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Almost the perfect woman: Public and private expectations of Catherine of Aragon, 1501–1536
In the early morning hours of 7 January 1536 Catherine of Aragon, recently created dowager Princess of Wales by her ex-husband, Henry VIII, died at Kimbolton Castle. With Catherine's death, Henry's discomfort with having a living ex-wife that “never had been his wife” disappeared. By then, however, Catherine's supporters had created an almost mythical woman, whose life and reputation for near-saintly goodness and virtue became the accepted canon within the public understanding of the Catherine vs. Henry story and as suggested by her contemporary, Juan Luis Vives, a model for Christian women everywhere. The accuracy of Vives' claim for Catherine as the paradigm of Christian womanhood for sixteenth-century English women in comparison to aristocratic expectations and Catherine's own deliberate presentation of herself is the subject of this dissertation. Catherine was, in truth, a woman whose dynastic position required a great many images dictated by gender: some demanded by religion, some stipulated by an aristocratic society that strongly favored patriarchy, and others required by circumstances that forced Catherine to choose between accepted patriarchically imposed behavioral expectations and, at times, her very existence. Consequently, though Catherine's legacy has focused upon her steadfastness in the face of much suffering and in the process nearly created her a “saint,” Catherine was actually a woman who attempted to live according to accepted societal norms. When she found that those standards differed from her immediate or perceived needs, Catherine failed to uphold the standards of English aristocratic and dynastic society, manipulating her own image in the hope of changing other's opinions of her.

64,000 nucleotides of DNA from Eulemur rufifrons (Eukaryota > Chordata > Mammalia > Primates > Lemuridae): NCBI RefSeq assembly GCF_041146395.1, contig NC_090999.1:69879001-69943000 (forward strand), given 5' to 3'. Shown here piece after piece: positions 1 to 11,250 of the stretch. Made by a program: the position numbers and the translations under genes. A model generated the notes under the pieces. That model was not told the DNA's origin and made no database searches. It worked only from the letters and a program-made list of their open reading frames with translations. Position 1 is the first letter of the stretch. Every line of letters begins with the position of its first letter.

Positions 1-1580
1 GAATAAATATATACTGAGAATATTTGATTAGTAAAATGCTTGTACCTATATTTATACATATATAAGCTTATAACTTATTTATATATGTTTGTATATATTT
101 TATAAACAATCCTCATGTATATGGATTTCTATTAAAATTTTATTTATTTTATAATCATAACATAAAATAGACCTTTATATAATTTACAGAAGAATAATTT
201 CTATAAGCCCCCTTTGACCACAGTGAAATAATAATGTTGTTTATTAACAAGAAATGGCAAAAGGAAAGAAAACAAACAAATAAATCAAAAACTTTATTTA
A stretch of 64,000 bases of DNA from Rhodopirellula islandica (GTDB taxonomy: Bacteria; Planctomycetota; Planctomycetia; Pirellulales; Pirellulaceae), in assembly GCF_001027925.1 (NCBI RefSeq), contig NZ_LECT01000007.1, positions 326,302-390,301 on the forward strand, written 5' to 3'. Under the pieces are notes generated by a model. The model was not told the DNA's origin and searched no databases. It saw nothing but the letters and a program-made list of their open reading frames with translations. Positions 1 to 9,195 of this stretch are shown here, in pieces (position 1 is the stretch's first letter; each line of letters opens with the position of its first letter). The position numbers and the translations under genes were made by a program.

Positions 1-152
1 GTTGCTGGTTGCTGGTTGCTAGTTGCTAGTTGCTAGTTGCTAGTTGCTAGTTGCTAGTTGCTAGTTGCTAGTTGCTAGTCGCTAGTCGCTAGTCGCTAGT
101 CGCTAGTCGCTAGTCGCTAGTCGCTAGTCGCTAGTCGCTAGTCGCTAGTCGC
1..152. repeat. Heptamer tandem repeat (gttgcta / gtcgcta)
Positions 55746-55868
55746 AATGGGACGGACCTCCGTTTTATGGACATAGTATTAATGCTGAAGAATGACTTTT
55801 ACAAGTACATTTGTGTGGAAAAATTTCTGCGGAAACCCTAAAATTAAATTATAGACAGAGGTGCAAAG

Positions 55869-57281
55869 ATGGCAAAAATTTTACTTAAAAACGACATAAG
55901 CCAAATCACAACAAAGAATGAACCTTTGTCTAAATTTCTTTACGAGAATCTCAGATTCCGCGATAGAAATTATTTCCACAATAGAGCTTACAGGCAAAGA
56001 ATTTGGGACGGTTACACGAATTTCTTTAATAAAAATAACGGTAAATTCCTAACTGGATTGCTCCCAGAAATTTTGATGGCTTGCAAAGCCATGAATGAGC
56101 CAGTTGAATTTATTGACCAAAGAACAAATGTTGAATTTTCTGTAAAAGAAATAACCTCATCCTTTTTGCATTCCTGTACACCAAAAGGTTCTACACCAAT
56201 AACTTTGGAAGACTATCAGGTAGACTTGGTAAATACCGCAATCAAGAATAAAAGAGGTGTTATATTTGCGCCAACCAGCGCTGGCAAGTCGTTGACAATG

European history|Womens studies
Elston, Timothy G, "Almost the perfect woman: Public and private expectations of Catherine of Aragon, 1501–1536" (2004). ETD collection for University of Nebraska - Lincoln. AAI3142078.